A link between syphilis and HIV infection has been noted since the early days of the HIV pandemic, with consistently higher HIV rates among patients with syphilis in retrospective cohort studies. The Pre-exposure Prophylaxis Initiative (iPrEx) trial offered an opportunity to prospectively assess the relation between prevalent and incident syphilis and acquisition of HIV infection in a closed cohort of HIV-seronegative men who have sex with men (MSM).
At the time of screening, 333 of 2499 participants (13.3%) were found to have prevalent syphilis based on reactive syphilis serology (rapid plasma reagin or Venereal Disease Research Laboratory positivity, plus fluorescent treponemal antibody-absorption confirmation). The rate of incident syphilis diagnosis during the trial was 7.3 cases per 100 person-years of follow-up, with no difference between the active drug (tenofovir/FTC) and placebo groups.
A total of 129 incident HIV infections were diagnosed during the trial, and the new HIV infection rate was significantly higher among participants with incident syphilis than among those without (8.0 vs. 2.8 cases per 100 person-years; hazard ratio, 2.6; 95% confidence interval, 1.6–4.4). In multivariable analysis, the difference remained significant after controlling for other predictors of HIV and sexually transmitted infections. The presence of syphilis did not attenuate the efficacy of pre-exposure prophylaxis (PrEP), and PrEP use had no effect on the association between incident syphilis and incident HIV infection.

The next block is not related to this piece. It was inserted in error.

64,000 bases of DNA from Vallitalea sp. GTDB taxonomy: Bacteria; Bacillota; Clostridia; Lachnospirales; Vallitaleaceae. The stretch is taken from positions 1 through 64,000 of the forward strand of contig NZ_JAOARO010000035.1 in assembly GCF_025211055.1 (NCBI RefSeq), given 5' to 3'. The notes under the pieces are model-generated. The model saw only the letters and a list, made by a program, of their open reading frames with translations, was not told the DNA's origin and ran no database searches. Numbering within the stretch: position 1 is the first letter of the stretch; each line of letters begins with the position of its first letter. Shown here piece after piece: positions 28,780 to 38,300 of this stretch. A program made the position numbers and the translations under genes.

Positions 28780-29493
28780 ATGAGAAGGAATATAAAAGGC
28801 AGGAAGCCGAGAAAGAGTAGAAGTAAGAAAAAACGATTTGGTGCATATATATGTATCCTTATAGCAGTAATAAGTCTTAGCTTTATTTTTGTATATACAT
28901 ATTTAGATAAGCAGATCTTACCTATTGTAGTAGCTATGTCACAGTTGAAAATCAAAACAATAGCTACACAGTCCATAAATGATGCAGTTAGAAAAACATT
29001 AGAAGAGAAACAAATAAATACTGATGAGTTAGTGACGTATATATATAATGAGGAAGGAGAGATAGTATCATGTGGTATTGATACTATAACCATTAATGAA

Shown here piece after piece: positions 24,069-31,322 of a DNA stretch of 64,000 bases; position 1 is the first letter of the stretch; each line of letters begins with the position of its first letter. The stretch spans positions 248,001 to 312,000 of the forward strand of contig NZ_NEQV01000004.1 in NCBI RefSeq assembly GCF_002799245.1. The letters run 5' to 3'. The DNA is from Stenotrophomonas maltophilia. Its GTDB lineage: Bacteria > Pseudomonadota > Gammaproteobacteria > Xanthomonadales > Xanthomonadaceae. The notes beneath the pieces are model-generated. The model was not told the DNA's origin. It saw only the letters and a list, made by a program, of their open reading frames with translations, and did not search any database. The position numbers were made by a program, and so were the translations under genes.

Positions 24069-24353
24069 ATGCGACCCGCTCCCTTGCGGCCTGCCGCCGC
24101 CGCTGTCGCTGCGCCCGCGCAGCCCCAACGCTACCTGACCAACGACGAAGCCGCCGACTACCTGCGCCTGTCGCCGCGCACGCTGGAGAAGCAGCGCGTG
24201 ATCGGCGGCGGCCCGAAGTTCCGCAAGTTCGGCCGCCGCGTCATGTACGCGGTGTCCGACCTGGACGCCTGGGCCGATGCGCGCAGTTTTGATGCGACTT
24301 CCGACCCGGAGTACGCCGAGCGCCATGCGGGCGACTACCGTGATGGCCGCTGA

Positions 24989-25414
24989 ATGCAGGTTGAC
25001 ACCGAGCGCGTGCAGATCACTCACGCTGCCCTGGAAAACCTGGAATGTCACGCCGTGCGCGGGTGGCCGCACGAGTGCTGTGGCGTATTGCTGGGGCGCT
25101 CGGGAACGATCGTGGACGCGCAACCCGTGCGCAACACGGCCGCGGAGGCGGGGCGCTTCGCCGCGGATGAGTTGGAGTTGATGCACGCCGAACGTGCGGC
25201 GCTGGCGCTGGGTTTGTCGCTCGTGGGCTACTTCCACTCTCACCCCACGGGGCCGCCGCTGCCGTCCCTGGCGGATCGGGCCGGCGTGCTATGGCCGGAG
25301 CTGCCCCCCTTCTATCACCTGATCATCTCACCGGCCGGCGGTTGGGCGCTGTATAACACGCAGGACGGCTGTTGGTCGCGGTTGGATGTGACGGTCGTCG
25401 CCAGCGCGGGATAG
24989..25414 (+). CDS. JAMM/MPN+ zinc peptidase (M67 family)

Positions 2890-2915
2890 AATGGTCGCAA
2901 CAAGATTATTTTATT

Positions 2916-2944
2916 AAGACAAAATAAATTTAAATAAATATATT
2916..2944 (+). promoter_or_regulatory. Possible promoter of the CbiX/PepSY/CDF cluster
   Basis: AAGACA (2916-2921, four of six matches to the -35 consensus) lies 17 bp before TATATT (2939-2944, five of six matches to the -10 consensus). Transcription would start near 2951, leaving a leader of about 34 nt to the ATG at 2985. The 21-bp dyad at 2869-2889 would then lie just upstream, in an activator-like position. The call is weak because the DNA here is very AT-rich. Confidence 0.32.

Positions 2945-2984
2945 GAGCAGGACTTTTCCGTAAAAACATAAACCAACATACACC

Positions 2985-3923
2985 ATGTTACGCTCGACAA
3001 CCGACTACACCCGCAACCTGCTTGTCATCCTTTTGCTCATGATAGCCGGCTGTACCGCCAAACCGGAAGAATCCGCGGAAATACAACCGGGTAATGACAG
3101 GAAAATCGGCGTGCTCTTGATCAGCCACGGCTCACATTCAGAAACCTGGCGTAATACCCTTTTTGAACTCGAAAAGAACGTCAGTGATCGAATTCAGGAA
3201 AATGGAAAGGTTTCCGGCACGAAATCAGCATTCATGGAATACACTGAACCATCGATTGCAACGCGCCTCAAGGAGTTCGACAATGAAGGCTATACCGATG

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Solomon MM et al. Syphilis predicts HIV incidence among men and transgender women who have sex with men in a pre-exposure prophylaxis trial. Clin Infect Dis 2014 Jun 13
; [e-pub ahead of print]. (http://dx.doi.org/10.1093/cid/ciu450